For the primary items, mean allocations for self and the other were calculated. The inverse tangent of the ratio of these two means then produced an angle that indicated the participants' SVO index. A greater SVO angle indicates that the participant more often chose the option that maximized the allocation for the other person, consistent with prosocial or altruistic behavior. The nine secondary items were used to differentiate between two prosocial motivations, inequality aversion and joint gain maximization. The inequality-aversion index was calculated as previously described (Murphy et al., 2011). An index of 0 indicates perfect inequality aversion, and 1 indicates maximal preference for joint gain maximization. The test was administered after the MET at 4 h after drug administration.

Facial Affect Recognition. Facial affect recognition was tested using a dynamic FERT (Domes et al., 2008) (Supplementary data http://scan.oxfordjournals.org/content/9/11/1645/suppl/DC1). As dependent variables, the emotional intensity at which the trial was stopped for correct answers was recorded. The emotion recognition accuracy was then assessed, defined as the percentage of correctly identified emotions (Domes et al., 2008). The FERT was performed 2 h after MDMA or placebo administration during the peak effect of MDMA.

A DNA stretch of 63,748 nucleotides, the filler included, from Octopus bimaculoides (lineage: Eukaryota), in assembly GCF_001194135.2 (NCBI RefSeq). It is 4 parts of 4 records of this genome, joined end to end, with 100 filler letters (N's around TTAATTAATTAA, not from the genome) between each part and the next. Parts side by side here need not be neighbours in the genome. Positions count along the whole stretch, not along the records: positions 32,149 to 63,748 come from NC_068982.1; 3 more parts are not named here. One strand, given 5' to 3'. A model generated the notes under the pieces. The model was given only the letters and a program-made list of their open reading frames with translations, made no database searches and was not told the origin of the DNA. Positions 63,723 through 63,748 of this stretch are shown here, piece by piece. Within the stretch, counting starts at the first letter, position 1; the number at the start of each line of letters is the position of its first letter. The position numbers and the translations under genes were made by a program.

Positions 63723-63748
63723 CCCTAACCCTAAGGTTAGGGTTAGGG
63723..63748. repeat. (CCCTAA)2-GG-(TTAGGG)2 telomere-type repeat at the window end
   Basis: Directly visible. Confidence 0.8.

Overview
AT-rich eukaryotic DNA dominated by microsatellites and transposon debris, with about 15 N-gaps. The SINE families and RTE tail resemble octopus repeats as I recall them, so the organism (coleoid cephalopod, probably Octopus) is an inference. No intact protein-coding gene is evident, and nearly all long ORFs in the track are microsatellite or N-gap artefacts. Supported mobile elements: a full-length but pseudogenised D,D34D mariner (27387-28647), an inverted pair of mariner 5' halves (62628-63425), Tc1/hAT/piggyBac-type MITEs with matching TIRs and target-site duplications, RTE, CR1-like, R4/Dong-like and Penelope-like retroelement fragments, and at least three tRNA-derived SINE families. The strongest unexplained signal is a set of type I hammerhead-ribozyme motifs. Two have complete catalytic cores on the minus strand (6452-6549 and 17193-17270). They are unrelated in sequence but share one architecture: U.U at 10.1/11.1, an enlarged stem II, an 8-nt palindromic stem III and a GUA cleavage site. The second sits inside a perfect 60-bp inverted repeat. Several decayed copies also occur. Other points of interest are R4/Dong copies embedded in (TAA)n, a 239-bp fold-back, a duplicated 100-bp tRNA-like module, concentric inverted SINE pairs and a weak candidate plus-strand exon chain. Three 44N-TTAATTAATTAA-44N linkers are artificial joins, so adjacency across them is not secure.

Endocrine Measures and Pharmacokinetics of MDMA. Plasma levels of oxytocin and copeptin were determined before and 1 and 2 h and levels of cortisol, prolactin and testosterone before and 2 h after drug administration using different immunoassays (Morgenthaler et al., 2006; Simmler et al., 2011; Neumann et al., 2013) and Supplementary material http://scan.oxfordjournals.org/content/9/11/1645/suppl/DC1. The concentrations of MDMA were determined repeatedly (Figure 4E) using HPLC-tandem mass spectrometry according to (Hysek et al., 2012a,d).

Statistical Analysis

Repeated measures were expressed as peak changes from baseline (ΔE max). Drug effects were first analyzed by an overall analysis of variance (ANOVA), with drug as a within-subject factor. The modulatory effects of sex were then analyzed by ANOVAs, with drug as within- and sex as between-subjects factors. The effects of trait empathy in the IRI on MDMA-induced changes in state empathy in the MET were analyzed using the IRI scale scores (low vs high median split) as between-subject factor. Tukey post hoc comparisons were based on significant main effects or interactions in the ANOVAs. Order effects were excluded by ANOVAs, with session order as a factor. Confounding effects of previous cannabis use on the sex–drug interaction were excluded by ANOVAs, with drug experience as additional factor. Pearson's correlation coefficients were used to determine associations between measures.